Need a new multimeter, does autosensing bother anyone else?

I have an old (to me) Craftsman analog multimeter that I love. It’s treated me well over the last 10 or 15 years, but I think I’ve probably dropped it one to many times. The battery cover doesn’t really stay on anymore, the fuse holder only kinda holds the fuse and while I rarely do any precision work with the clamp, today I was trying to measure how many amps a set of LEDs were using and it came up at .5 when I was expecting something much smaller (.1 or less). It actually may have just been the needle moving while I was trying to hold the meter and not get shocked.

Anyways, after I had that one for a few years, my grandfather gave me a digital one (Radio Shack brand) and swore that I would love this one more then my other one because it was digital. To his credit, he was an MIT grad and still worked with electricity, but he had probably never held a digital multimeter in his life. I tried it, I hated it. I still hate it. I do still keep it in my tool bag, hell it’s in my trunk right now, but only because it’s nice to have two meters some times. What I’m trying to figure out is if I don’t like that meter or if I don’t like digital.
My issue with that meter was that it was near impossible to read. You’d turn it on and, touch it to what you want to read, and you could almost never tell what it said. For example, let’s say you were trying to read volts. Well, it might be saying 120V or it might say .0110mV. From a distance, it looks like 110V, but when you looked closer you’d see the decimal and the little tiny m (for milli). The decimal would bounce all over the place and it jumps from V to mV (or a to mA). Basically, it made it really, really hard to tell if you had no power or power, no continuity or continuity.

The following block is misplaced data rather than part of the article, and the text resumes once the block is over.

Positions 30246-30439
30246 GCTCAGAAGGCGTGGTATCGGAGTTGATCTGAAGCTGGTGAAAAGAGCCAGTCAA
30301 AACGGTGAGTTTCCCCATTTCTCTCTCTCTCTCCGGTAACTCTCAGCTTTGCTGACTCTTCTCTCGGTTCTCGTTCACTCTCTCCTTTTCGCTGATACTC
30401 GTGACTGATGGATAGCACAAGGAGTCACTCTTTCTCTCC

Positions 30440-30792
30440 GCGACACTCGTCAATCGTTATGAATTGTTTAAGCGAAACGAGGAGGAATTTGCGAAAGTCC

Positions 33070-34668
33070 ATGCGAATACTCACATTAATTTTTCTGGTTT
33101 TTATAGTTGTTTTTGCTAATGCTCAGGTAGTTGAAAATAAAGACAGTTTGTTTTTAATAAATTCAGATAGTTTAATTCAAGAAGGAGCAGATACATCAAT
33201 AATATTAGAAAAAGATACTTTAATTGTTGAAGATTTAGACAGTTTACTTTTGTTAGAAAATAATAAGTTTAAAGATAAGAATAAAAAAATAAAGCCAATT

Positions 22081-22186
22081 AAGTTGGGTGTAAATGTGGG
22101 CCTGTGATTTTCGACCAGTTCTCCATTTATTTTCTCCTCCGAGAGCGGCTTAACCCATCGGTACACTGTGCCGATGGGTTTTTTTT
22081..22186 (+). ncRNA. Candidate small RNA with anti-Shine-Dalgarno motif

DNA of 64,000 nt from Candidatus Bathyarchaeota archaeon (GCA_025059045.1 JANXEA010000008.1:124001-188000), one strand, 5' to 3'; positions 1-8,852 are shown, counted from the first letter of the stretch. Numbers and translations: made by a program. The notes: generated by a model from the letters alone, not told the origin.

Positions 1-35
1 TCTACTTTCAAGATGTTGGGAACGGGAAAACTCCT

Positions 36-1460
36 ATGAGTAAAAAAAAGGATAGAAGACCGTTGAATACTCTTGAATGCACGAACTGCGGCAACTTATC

So, I want to get a new one and analog ones are hard to find. Are digital ones easier to deal with then that?

Next question…can I get a recommendation? Here’s what I need…
I need to be able to measure AC up to 240. Nothing to accurate. Either I have power or I don’t and it’s either 120 or 240. 480 would be nice, but I don’t run into that often. However, the meters I’ve looked at go up to at least 600, so that shouldn’t be an issue.

DC, just for working on car stuff. No big deal there.


Amps…I don’t measure amps often, but when I do I’d like it be accurate. For example, on today’s project, I measured .5 when it should have been closer to .1. This is for a LED retrofit project. What I’m going to end up doing is measuring the amps for the entire breaker before and after the project to get a better feel for how much it goes down, but I was trying to see how many watts the actual light is.